7Billion people, Peak Oil, C02 Recapture and Global Markets

My 9 year old budding environmentalist asked over dinner the other night if it was possible to keep the earth cool. It appears that this has been a topic of learning in her 4th grade “weather” module.

What ensued was an interesting discussion between me, the “marketing guy,” my wife the Environmental Scientist by training and trade, and my daughter on what could happen. And oh yeah, we had to talk in terms that a 9 year old (and my 7 year old son) could understand.

What kicked off the conversation is this fascinating article in Fortune Magazine about CO2 recapture technology. My daughter had liked the picture of the big “fans” in the middle of the plains and read a few paragraphs of the article.

This was a new one for me as well. The concept of pulling CO2 out of the air at any kind of scale was something I hadn’t heard of.

We also learned this month that the world’s populate topped 7 Billion people. When I was my daughter’s age, 4 Billion people seemed like a lot, and the concept of “doubling in my lifetime was far too abstract and seemed catastrophic.  How would we feed all of these people? How would we deal with the overcrowding?

The same way we always have, a little bit a time. Slow, incremental changes give us time to adapt. The oceans are not going to rise 2 feet overnight. The population isn’t going to double overnight. Oil isn’t going to stop being produced overnight.

So what did I tell my daughter? I told her that despite the meltdown of 2008, I believe in global markets. At some point oil will be too expensive and alternative energies will become worth it.  Then, market forces will take over. The same with rising oceans, and the same with rising populations. What seems too abstract (7  Billion people?!) will become real as will the solutions, there will be too much at stake.

The idea that you could use recaptured CO2 to grow enough Algae to meet our energy needs in a completely renewable lifecycle is one of those abstract ideas. But as the technology evolves, and the price dynamics of oil change around, the early research being done today might pay off. Only time will tell.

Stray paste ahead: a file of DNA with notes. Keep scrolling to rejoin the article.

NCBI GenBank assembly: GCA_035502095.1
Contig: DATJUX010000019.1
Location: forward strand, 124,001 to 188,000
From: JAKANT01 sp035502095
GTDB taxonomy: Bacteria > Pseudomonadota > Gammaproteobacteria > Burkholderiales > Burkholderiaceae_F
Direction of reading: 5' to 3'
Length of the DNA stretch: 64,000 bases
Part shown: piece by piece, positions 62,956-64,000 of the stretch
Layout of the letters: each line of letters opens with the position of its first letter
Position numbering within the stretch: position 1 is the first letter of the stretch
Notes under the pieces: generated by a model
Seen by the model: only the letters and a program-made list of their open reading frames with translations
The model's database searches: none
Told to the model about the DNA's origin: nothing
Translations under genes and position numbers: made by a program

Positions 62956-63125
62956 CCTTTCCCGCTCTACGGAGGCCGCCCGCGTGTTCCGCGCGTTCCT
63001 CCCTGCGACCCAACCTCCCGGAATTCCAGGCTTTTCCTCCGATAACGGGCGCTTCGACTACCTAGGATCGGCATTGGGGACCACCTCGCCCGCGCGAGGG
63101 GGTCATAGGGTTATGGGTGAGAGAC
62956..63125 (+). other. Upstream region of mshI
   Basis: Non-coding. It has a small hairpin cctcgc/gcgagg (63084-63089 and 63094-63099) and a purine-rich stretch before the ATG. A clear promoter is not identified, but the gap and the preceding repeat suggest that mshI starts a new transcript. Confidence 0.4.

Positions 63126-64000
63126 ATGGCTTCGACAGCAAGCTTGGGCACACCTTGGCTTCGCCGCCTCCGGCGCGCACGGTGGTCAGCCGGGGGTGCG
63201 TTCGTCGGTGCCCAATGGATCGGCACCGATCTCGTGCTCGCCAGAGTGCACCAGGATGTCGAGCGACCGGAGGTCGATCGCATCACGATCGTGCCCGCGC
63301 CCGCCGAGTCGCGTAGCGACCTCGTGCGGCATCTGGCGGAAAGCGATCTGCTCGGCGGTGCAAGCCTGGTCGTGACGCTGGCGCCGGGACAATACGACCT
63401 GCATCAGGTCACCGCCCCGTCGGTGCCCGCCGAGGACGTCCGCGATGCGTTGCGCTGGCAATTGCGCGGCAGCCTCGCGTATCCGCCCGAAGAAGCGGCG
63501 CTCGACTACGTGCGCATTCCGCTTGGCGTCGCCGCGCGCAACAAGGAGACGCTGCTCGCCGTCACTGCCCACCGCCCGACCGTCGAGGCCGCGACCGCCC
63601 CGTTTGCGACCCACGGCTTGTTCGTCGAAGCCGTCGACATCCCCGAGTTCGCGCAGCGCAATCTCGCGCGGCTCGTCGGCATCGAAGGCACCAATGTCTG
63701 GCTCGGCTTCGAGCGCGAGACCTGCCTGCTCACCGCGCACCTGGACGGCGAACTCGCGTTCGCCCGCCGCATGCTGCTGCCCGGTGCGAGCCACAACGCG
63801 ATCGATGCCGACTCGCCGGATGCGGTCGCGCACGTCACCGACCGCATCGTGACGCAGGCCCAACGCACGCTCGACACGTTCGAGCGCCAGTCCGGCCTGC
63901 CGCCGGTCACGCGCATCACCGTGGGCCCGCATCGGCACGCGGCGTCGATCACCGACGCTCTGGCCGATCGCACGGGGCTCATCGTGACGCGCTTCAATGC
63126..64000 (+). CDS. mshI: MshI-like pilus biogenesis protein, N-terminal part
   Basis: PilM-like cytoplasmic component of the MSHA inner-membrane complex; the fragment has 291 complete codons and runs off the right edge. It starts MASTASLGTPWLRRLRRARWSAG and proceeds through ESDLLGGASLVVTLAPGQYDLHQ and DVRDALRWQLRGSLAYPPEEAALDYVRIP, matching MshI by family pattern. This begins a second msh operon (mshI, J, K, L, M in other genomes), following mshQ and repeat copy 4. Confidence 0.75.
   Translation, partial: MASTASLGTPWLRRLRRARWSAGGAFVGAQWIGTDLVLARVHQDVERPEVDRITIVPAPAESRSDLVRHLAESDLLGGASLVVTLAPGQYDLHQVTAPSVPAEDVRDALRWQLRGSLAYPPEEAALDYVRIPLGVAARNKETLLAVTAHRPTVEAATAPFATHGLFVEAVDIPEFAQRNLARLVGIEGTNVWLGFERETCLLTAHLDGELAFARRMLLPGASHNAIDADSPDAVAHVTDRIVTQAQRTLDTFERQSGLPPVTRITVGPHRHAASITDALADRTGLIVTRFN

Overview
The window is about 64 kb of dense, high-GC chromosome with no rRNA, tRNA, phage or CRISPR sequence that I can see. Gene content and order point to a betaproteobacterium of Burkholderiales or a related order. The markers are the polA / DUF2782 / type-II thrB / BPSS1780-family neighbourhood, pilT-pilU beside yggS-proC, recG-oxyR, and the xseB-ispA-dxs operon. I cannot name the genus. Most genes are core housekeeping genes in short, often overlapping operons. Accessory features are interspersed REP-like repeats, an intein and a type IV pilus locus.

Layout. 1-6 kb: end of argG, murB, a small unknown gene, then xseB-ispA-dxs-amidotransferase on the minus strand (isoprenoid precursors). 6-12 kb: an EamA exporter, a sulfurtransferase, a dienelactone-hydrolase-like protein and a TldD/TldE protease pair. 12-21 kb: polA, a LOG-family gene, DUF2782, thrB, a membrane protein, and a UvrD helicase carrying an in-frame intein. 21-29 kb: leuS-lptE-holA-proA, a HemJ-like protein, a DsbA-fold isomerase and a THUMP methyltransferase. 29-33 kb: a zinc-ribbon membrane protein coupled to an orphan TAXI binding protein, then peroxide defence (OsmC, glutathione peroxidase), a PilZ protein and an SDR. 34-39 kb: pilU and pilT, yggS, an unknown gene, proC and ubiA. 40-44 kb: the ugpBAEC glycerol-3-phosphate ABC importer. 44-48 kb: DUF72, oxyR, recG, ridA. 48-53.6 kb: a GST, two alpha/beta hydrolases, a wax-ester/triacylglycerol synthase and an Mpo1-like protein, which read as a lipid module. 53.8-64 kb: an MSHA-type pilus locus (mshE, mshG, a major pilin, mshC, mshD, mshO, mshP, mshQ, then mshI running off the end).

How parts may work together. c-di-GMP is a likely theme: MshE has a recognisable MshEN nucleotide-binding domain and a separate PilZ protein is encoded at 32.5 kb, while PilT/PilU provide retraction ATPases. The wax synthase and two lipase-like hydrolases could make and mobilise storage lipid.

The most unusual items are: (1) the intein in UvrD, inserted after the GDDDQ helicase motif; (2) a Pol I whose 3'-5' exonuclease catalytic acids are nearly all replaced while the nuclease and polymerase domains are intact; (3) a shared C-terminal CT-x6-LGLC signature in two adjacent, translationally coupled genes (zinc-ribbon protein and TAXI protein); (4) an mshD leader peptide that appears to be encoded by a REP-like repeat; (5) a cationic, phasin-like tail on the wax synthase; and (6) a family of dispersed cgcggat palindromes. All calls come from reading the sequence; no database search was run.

Even if it’s already too late to have a real impact on global warming. Even if Peak Oil has in fact come and gone. Even if we can’t possibly see how we will ever feed 7 or 8 billion people. Because, even with all of that, I believe in the power of Markets and the resiliency of the human race.

And in the end, do we really have a choice?


Wikinomics, MacroWikinomics and WikiRevolutions

Just back from the Gartner Portals and Collaboration Conference this past week in LA. It was a very interesting show with a broad range of content topics covered. Lovely hotel the JW Marriott at LA Live (yes, an iron and more washcloths than I could possibly use.) and the lobby was bustling with activity on the night Lady Gaga was playing at the Staples Center.  People watching at its finest!

Don Tapscott, accomplished author of numerous titles, but perhaps best known more recently for “Wikinomics” was the keynote address at the end of the show. His talk was fascinating on many levels, though it was clear that 60 minutes just wasn’t enough. I felt like he could have gone for 2 solid hours.

Tapscott shared some vivid stories of how the face of revolution changed dramatically in Northern Egypt through the use of social tools. Though careful to state that social media did not cause the revolutions in Tunisia, Egypt, and Yemen, rather it was the foundation upon which revolution was spread.  This is truly crowdsourcing revolution, or “WikiRevolutions” as one slide was titled.